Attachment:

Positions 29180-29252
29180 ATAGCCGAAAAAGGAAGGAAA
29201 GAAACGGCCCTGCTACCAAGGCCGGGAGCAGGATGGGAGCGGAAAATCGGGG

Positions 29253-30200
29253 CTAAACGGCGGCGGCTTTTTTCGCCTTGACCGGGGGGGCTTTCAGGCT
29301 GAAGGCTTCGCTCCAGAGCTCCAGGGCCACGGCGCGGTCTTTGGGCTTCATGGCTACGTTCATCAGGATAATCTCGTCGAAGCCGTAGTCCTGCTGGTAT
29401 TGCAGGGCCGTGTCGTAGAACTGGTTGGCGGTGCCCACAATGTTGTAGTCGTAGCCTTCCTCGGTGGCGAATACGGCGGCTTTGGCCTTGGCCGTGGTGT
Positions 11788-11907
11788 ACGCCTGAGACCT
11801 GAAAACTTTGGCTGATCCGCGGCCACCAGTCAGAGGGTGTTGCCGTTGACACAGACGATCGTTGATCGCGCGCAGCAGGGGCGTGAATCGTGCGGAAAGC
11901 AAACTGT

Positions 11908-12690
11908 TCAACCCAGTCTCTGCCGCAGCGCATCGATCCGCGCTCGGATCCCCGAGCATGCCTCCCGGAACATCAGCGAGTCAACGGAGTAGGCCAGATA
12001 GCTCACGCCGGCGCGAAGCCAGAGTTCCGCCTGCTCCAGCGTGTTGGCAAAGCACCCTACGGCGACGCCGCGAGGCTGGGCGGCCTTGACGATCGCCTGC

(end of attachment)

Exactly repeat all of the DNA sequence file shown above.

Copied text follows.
Positions 29180-29252
29180 ATAGCCGAAAAAGGAAGGAAA
29201 GAAACGGCCCTGCTACCAAGGCCGGGAGCAGGATGGGAGCGGAAAATCGGGG

Positions 29253-30200
29253 CTAAACGGCGGCGGCTTTTTTCGCCTTGACCGGGGGGGCTTTCAGGCT
29301 GAAGGCTTCGCTCCAGAGCTCCAGGGCCACGGCGCGGTCTTTGGGCTTCATGGCTACGTTCATCAGGATAATCTCGTCGAAGCCGTAGTCCTGCTGGTAT
29401 TGCAGGGCCGTGTCGTAGAACTGGTTGGCGGTGCCCACAATGTTGTAGTCGTAGCCTTCCTCGGTGGCGAATACGGCGGCTTTGGCCTTGGCCGTGGTGT
Positions 11788-11907
11788 ACGCCTGAGACCT
11801 GAAAACTTTGGCTGATCCGCGGCCACCAGTCAGAGGGTGTTGCCGTTGACACAGACGATCGTTGATCGCGCGCAGCAGGGGCGTGAATCGTGCGGAAAGC
11901 AAACTGT

Positions 11908-12690
11908 TCAACCCAGTCTCTGCCGCAGCGCATCGATCCGCGCTCGGATCCCCGAGCATGCCTCCCGGAACATCAGCGAGTCAACGGAGTAGGCCAGATA
12001 GCTCACGCCGGCGCGAAGCCAGAGTTCCGCCTGCTCCAGCGTGTTGGCAAAGCACCCTACGGCGACGCCGCGAGGCTGGGCGGCCTTGACGATCGCCTGC